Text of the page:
Alcyone, Eta Tauri (η Tau) is a multiple star system located in the constellation Taurus, the Bull. With an apparent magnitude of 2.87, Alcyone is the third brightest star in Taurus, after Aldebaran and Elnath, and the brightest star in the Pleiades cluster (Messier 45), one of the nearest open clusters to Earth. The star lies at an approximate distance of 440 light years from Earth.
Eta Tauri is listed as a multiple star system in the Washington Double Star Catalog (WDS) and the Catalog of Components of Double and Multiple Stars (CCDM). The latter catalog lists the primary component, formally named Alcyone, and three companions. Alcyone B (24 Tauri) is a white (A0) main sequence star with an apparent magnitude of 6.28, located at a separation of 117’’ from the primary component. Alcyone C has the variable star designation V647 Tauri and is classified as a Delta Scuti variable. Its brightness varies from magnitude 8.25 to 8.30 with a period of 1.13 hours. Alcyone D is a white (F3) main sequence star with a visual magnitude of 9.15.
The Washington Double Star Catalog lists Alcyone D as a double star with two similar components separated by only 0.3’’. The catalog lists four other fainter stars in the system, none of them brighter than magnitude 11.
The primary component in the system is a triple star. The brightest component is a bluish (class B7IIIe) giant star with a mass between 5.9 and 6.1 solar masses and a radius about 9.3 times that of the Sun. With an effective temperature of 12,258 K, the star is 2,030 times more luminous than the Sun, but most of its output is in the invisible ultraviolet part of the spectrum. Alcyone is a Be star and, like all the named Pleiades except Maia, it is a very fast spinner, with a projected rotational velocity of 149 km/s. As a result, it is surrounded by a disk of gas ejected around the equator.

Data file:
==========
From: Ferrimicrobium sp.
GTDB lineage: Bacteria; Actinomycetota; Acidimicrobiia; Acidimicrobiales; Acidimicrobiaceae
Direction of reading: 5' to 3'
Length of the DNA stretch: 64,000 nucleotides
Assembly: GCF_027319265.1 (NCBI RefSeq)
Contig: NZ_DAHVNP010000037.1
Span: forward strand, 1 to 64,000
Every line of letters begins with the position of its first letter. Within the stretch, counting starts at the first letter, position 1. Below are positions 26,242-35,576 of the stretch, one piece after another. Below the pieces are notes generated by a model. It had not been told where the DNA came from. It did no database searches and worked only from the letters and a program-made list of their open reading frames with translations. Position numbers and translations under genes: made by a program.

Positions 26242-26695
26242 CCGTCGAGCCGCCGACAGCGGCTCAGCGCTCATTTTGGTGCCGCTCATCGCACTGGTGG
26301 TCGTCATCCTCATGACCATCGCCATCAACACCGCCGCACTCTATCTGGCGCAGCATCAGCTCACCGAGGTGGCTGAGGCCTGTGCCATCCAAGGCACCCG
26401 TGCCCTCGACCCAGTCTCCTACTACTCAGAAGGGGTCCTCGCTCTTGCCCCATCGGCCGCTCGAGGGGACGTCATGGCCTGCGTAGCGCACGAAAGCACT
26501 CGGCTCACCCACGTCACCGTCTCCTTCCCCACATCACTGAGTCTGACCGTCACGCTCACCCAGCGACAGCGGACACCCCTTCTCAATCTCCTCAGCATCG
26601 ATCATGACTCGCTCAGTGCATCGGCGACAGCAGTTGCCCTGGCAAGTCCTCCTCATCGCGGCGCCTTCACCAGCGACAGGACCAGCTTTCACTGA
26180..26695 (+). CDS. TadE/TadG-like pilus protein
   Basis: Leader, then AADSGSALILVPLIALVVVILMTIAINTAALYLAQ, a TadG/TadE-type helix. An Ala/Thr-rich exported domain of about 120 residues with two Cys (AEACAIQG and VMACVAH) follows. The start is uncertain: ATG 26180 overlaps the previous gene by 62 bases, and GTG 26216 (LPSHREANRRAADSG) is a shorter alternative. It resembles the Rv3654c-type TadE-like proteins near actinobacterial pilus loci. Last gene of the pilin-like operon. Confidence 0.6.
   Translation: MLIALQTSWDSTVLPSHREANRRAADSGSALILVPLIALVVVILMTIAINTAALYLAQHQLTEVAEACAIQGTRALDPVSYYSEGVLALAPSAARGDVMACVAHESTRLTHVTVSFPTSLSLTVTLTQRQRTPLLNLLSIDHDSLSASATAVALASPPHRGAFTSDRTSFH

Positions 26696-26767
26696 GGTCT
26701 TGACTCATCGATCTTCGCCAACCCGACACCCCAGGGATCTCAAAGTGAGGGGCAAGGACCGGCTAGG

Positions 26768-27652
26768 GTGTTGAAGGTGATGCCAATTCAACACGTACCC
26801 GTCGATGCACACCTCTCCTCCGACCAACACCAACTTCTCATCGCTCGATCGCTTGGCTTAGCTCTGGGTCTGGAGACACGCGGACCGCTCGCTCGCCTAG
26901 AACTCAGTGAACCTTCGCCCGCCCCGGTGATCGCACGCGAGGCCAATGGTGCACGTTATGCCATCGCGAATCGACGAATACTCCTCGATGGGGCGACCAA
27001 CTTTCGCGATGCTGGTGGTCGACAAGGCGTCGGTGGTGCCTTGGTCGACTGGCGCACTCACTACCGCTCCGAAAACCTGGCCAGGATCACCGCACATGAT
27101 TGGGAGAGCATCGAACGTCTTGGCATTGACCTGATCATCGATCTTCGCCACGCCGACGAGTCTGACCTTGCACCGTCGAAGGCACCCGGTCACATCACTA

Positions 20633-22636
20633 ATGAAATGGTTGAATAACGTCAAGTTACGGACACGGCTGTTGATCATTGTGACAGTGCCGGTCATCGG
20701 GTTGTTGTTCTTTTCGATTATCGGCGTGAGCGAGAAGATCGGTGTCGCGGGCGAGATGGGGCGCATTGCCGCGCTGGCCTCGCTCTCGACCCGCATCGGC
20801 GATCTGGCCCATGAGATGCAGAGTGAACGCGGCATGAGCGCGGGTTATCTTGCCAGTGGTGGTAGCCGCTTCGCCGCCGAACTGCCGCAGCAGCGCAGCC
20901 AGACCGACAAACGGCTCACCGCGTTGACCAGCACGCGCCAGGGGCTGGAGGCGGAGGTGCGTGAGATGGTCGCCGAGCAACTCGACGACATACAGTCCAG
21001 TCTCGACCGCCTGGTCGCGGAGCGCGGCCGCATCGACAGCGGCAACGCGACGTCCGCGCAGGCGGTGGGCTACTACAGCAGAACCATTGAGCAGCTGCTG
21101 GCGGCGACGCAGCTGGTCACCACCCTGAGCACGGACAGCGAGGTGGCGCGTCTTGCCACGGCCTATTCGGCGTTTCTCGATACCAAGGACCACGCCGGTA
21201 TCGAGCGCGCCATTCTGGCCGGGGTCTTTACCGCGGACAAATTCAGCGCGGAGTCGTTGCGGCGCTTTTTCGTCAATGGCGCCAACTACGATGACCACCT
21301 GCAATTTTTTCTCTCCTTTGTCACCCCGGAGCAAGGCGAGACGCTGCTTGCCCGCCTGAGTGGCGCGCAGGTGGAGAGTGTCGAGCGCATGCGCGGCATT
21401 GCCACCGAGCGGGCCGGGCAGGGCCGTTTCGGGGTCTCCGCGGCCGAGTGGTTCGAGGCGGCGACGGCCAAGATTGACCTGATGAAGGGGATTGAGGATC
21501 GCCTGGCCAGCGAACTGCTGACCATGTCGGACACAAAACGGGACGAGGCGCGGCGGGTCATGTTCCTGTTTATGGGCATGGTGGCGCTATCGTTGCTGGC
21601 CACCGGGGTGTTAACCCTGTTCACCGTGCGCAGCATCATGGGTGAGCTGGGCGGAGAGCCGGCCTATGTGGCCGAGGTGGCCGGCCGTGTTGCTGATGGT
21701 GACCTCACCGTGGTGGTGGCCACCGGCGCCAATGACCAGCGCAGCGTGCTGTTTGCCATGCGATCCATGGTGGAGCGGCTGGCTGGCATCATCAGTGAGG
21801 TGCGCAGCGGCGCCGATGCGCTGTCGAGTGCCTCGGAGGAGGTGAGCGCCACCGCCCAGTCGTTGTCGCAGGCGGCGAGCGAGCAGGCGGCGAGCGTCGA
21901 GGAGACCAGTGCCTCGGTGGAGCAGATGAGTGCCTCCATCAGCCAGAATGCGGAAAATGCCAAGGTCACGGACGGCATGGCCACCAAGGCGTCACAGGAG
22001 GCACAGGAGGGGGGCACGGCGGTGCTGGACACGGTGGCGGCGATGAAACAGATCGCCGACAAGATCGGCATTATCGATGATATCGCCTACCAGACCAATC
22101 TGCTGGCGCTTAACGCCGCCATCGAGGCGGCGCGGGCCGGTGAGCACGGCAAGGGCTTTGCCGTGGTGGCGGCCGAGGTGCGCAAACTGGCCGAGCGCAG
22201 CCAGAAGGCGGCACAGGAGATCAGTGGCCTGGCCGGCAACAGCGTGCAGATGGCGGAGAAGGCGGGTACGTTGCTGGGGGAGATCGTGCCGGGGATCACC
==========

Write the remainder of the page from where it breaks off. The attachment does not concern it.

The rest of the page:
The nearest companion is a low-mass star separated by less than 1 milliarcsecond from the primary. The two components orbit each other with a period of a little over four days. The other companion is located at a separation of 0.031 arcseconds (roughly the distance from the Sun to Jupiter). It is half as massive as the primary. The two have an orbital period of about 830 days.
Alcyone is the brightest member of the Pleiades open cluster. The nine brightest stars in the cluster are named after the Pleiades, the Seven Sisters in Greek mythology – Alcyone (Eta Tauri), Asterope (21 Tauri), Celaeno (16 Tauri), Electra (17 Tauri), Maia (20 Tauri), Merope (23 Tauri) and Taygeta (19 Tauri) – and their parents Atlas (27 Tauri) and Pleione (28 Tauri).
The Pleiades open cluster contains more than 1,000 confirmed members and has a total mass of 800 solar masses. The brightest members are hot blue stars of the spectral type B with an estimated age of up to 100 million years. They lie at an average distance of 444 light years from Earth.
Catalogued as Messier 45 by the French astronomer and comet hunter Charles Messier, the cluster is exceptionally bright and large, occupying an area of 110 arcminutes. It has an apparent magnitude of 1.6 and is the most recognizable star cluster visible without binoculars. Up to 14 members are visible in exceptionally good conditions, but observers normally see six to eight stars.
The members will likely keep travelling together through space for another 250 million years and then gradually disperse as a result of gravitational interaction with the interstellar medium.
In Greek mythology, the Pleiades caught the eye of Orion, the hunter. After their father Atlas was condemned to carry the heavens on his shoulders, Orion began to pursue the sisters. Zeus intervened, transforming the sisters first into doves and later into stars. The constellation Orion still appears to be pursuing the Pleiades across the sky.
The Pleiades have been a familiar feature of the night sky in cultures around the world. The earliest discovered depiction of the cluster is the Nebra sky disk, a Bronze Age artifact found in Germany that dates back to around 1600 BCE. The stars were notably mentioned in the Bible, the Greek poet Hesiod’s Works and Days, and Homer’s Iliad and Odyssey.